Hey there, Goshovites,
No Hayley this week. I could spin some fanciful tale to explain her absence, but the fact is sometimes she just likes to take time out to tackle huge jigsaw puzzles. I believe this week it’s this wonderful waterhole scene. Lovely.
In that spirit, like thirsty elephants to the sweet life-giving pool of comics, let’s splash in! (And please excuse the swarming typos, like crocodiles in the reeds, as this slightly rushed week is lacking the — err — alert hyena of effective proofreading? Oh, forget it.)
If you were one of the unlucky souls who waited more than 90 seconds to try and purchase a ticket to tonight’s sold out Alan Moore/Mitch Jenkins Unearthing event, we’ve an excellent consolation prize: the release of the Unearthing book in a standard softcover version, or in a super-sized hardcover edition. Either is worth getting, but the over-sized format (limited to 1,500 copies) really showcases Jenkins’ striking photography.
In case you’re sitting there thinking “What the hell are you talking about, Andrew, you bearded buffoon,” allow me to explain. Unearthing is a piece originally authored by Moore in 2006 for an Iain Sinclair anthology, examining the life (and corresponding South London geography) of Moore’s friend and mentor Steve Moore (no relation). Revised and recorded as a spoken word piece in 2010 and published at the time as a deluxe LP/CD box set accompanied by photography by Mitch Jenkins, now the piece has evolved into an exquisitely designed prose book full to the brim with photos. It’s an excellent work, an intensely personal portrait of a fascinating character.
While you’re at it, don’t forget those other Moore/Jenkins collaborations, the short film Jimmy’s End, and its prequel Act of Faith, both available to stream RIGHT NOW. Unless you’re at work, because they’re possibly (definitely) a bit NSFW. And if you like those, you’ll be happy to hear there’s more to come, with two more shorts already in the can.
And also on the Moore front, you may be aware that next week marks the release of the Nemo: Heart of Ice HC by Messrs Moore and O’Neill. Now we’ve been asked a lot if we’re going to be doing a mini-print with this edition, as we did with the LOEG Century volumes. The answer is no, I’m afraid. No, no, we’re doing something much more grand, but to find out what, you’ll just have to wait until next week…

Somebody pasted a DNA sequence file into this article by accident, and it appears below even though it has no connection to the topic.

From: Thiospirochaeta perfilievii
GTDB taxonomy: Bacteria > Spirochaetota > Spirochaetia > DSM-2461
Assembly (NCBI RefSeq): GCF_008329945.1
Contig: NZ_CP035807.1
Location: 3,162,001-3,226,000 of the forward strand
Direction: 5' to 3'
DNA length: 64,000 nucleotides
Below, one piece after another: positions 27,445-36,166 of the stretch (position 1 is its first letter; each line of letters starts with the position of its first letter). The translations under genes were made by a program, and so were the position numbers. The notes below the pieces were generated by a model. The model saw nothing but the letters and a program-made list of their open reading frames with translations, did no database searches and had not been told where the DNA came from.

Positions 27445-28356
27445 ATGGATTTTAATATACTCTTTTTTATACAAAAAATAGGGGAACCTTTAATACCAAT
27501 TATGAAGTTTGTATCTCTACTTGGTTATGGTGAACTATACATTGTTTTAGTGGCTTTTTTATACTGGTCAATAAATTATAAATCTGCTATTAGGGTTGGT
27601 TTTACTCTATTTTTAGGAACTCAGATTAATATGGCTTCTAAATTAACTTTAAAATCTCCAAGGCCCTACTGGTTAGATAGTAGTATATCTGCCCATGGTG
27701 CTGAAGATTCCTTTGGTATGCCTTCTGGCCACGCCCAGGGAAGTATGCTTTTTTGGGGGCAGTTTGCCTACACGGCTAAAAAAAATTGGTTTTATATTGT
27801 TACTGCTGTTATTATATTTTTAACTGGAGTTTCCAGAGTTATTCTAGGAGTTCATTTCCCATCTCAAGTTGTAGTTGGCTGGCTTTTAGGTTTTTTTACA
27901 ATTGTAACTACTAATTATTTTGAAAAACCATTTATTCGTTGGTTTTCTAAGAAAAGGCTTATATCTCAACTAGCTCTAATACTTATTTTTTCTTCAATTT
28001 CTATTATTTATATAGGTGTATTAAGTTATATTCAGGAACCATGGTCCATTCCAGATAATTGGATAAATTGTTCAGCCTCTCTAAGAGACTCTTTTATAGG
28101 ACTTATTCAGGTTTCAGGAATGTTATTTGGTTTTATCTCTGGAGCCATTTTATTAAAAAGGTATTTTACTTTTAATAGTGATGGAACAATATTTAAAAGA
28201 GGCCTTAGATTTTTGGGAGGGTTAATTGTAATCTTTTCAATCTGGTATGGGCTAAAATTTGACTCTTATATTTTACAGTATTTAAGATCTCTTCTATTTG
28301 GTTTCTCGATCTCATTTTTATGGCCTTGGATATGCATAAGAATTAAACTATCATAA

What else this week? Well, the second volume of fantasy anthology Spera is out, and looks to be every bit as beautiful as its predecessor. In case you missed it, Spera is a fantasy webcomic written by Josh Tierney about two princesses and their fire-spirit dog friend setting off to discover the magical land of Spera, getting entangled with evil forces and such along the way. Each chapter is drawn by a different artist, sometimes pushing the main story forward, sometimes taking digressions with subplots and supporting characters. It’s a lot of fun, and the line-up of artists who get involved is astounding, including Hilda guy & Friend Of Ol’ Gosh Luke Pearson, webcomic wunderkind Emily Carroll & Prophet artist Giannis Milonogiannis. Totally worth checking out, and you can find the first handsome volume as a more or less permanent fixture on our table upstairs.
Almost forgotten now, Albert Dorne was one of the masters of advertising art in the golden age of Madison Avenue. A contemporary of Norman Rockwell and one of the principal founders of The Famous Artists School, he was at one point the highest-paid artist in the business, and a cursory glance through his work shows why. Luckily, thanks to the good folks at Auad, you can wrap your tastebuds around an entire career retrospective’s worth with the Albert Dorne, Master Illustrator HC. Auaud have some preview pages here , and there’s a heartfelt tribute over at the Today’s Inspiration blog.
Another artist – happily still with us – to get a retrospective this week is the one and only Mitch O’Connell, whose work has graced everything from Coca Cola ads to Playboy magazine, with a few comic covers thrown in for good measure. This book really digs through his career, from early submissions to Marvel (rejected by Jim Shooter) through commercial illustration to tattoo work, band posters and more. There’s plenty to give you a taster on the very fellow’s blog.